Yemen needs more than peace talks and ceasefires

Yemen needs more than peace talks and ceasefires
Comment: Any peace deal must address the role played by foreign powers and must rebuild state institutions, writes Jonathan Fenton-Harvey.
6 min read
05 Dec, 2018
Emaciated 10-year-old Ghazi Saleh, at Al-Mudhafar hospital in Taiz, weighs just eight kilogrammes [AFP]

Horrific scenes of malnourished children afflicted by Yemen's three-and-a-half-year war, which is thought to have directly killed at least 57,000 and resulted in the starvation of more than 85,000 children, have finally forced the international community to take stronger action.

From this week, Sweden is hosting a new round of peace talks, after several previous attempts failed. 

As the conflict faces an obvious stalemate, the United Nations aims to forge a framework for peace between the Saudi-backed, internationally recognised government of President Abdrabbuh Mansour Hadi and the Houthi rebels who are backed by Iran.

These talks may initially seem more promising than previous bids. The Houthi rebels have agreed to join the talks, despite failing to attend previous ones. The faction previously said it would be willing to halt missile fire into Saudi Arabia, which had been a concern for Riyadh. Iran has also voiced support for the talks. Saudi Arabia has allowed Houthi fighters to be evacuated via a UN-chartered plane to Muscat.

All these factors indicate peace could finally be on the horizon.

As with past peace attempts, however, these current talks do not address the full extent of international interference in Yemen and the various domestic obstacles which make stability in Yemen impossible.

International dialogue about peace in Yemen often disproportionately condemns Houthi aggression and Iranian influence, and the peace talks seem oriented this way too. Previous UN resolutions over Yemen echo this; for example a British-backed UN resolution earlier this year focused more on condemning Iran for enflaming tensions and encouraging missile fire against Saudi civilians, while not addressing the coalition's devastating bombing campaign.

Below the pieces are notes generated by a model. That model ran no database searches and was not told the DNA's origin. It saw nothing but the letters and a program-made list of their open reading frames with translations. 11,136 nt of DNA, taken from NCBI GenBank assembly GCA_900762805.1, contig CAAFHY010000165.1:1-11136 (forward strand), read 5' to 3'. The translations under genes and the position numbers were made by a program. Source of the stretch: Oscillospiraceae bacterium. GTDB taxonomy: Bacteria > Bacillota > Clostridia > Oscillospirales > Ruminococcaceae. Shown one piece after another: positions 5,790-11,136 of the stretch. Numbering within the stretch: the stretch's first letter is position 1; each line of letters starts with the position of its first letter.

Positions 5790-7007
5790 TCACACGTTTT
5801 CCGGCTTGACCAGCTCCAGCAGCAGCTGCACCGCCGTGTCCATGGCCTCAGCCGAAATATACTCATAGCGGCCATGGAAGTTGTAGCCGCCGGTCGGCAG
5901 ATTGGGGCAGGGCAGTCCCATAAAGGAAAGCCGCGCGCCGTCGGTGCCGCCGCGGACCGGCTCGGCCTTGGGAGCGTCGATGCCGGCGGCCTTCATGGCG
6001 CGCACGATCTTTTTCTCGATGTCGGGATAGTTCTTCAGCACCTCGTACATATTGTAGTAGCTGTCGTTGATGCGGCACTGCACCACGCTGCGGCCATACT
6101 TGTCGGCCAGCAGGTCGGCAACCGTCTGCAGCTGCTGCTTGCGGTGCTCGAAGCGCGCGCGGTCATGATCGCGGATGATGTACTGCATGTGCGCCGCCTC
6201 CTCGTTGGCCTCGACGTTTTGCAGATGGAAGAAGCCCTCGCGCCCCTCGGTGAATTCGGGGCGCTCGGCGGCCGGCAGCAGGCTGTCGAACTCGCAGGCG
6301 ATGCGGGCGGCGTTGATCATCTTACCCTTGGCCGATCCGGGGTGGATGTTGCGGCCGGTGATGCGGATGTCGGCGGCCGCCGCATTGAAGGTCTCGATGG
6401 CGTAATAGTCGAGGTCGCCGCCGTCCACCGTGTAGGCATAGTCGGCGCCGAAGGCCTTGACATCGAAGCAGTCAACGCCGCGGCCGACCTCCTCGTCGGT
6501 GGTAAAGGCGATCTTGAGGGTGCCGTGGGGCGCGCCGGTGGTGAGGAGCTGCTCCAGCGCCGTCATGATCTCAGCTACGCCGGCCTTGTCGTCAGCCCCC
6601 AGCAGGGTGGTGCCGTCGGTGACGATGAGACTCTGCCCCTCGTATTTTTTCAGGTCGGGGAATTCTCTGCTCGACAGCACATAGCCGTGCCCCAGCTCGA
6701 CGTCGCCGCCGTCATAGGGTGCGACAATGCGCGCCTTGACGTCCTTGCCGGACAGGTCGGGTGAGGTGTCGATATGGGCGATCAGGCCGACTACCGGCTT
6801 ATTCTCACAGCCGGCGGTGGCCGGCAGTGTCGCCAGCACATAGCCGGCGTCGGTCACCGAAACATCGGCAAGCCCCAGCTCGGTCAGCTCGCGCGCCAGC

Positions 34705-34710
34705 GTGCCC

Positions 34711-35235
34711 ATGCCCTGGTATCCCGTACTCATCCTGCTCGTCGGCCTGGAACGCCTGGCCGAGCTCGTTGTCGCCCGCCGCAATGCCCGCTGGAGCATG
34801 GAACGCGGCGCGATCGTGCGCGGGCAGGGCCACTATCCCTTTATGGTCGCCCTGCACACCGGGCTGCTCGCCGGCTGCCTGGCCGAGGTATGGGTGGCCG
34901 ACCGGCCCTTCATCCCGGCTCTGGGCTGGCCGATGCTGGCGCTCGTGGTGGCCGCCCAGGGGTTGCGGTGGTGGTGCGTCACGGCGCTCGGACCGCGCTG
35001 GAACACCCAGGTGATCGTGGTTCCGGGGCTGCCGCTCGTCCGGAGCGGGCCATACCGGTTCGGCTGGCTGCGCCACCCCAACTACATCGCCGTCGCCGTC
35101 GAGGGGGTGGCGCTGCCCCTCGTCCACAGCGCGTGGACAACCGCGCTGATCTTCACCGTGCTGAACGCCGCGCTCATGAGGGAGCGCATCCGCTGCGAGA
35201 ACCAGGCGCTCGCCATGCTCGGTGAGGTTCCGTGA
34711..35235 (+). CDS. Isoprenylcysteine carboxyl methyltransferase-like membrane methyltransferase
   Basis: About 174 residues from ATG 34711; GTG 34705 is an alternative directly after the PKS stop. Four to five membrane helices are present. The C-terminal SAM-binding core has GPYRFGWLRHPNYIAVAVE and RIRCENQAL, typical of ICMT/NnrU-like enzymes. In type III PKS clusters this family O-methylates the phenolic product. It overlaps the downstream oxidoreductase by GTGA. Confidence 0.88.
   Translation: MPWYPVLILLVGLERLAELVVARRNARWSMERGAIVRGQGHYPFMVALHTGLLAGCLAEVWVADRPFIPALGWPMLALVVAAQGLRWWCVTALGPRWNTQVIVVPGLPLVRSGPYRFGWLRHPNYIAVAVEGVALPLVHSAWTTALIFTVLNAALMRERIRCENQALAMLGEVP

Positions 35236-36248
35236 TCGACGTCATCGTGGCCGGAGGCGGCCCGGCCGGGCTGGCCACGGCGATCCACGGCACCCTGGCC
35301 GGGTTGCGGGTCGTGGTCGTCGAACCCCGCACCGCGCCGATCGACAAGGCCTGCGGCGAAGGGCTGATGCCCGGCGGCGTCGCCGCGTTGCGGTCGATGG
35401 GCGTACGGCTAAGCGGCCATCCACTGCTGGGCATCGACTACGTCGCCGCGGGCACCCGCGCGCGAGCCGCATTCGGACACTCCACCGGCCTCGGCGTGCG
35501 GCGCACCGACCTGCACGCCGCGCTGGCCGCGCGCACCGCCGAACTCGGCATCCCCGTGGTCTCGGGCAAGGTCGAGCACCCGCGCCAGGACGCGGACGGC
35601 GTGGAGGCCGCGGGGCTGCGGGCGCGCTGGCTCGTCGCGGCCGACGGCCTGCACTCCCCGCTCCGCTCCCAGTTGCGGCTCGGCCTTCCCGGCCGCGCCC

Clearly Western support for peace in Yemen is superficial.

Saudi Arabia's role, which has led to the kingdom being accused of war crimes and which is believed to have caused most Yemeni deaths, is not mentioned by the British government

Western politicians, analysts and anti-war campaigners have argued that, without Western military aid, the coalition could not carry out its operations, and halting such support is necessary for ending the war.

UK Foreign Secretary Jeremy Hunt has apparently showed more concern for Yemenis' suffering than his predecessor, Boris Johnson. The government has also given hundreds of millions of dollars worth of humanitarian aid to Yemen.

Yet Saudi Arabia's role, which has led to the kingdom being accused of war crimes and which is believed to have caused most Yemeni deaths, is not mentioned by the British government. In fact, the UK has previously refused to back UN inquiries into Saudi "war crimes", showing absolute bias towards the coalition.

The Trump administration, Saudi Arabia's biggest arms supplier, is clearly not serious about peace-making in Yemen either. Not only did they veto the UK-backed ceasefire resolution last month, Secretary of State Mike Pompeo recently defended Saudi-US ties, calling a US Senate resolution to block weapons sales to Saudi Arabia "poorly timed".

Even President Trump audaciously justified continued arms sales because Russia and China would apparently sell them to the Saudis anyway. Even if they did reduce some arms sales, the US is more concerned about favourable ties with Riyadh.

Even if a ceasefire were passed, or peace talks were completed, it is likely that Saudi Arabia and the UAE will not abide, as they enjoy so much international impunity. The coalition previously ignored severe UN warnings when launching its assault on Hodeida in June. Even with the prospect of peace talks and the ceasefire resolution, fighting inside Hodeida still rages on, showing that warring factions are determined to gain leverage over each other, therefore undermining peace talks.

Yemeni hospitals still receive injured civilians, with Hodeida hospitals unable to take new patients, as they are surrounded by fighting.

The Houthis have previously rejected UN-led peace efforts, claiming they were too favourable towards the coalition, and are likely to approach these current talks with scepticism.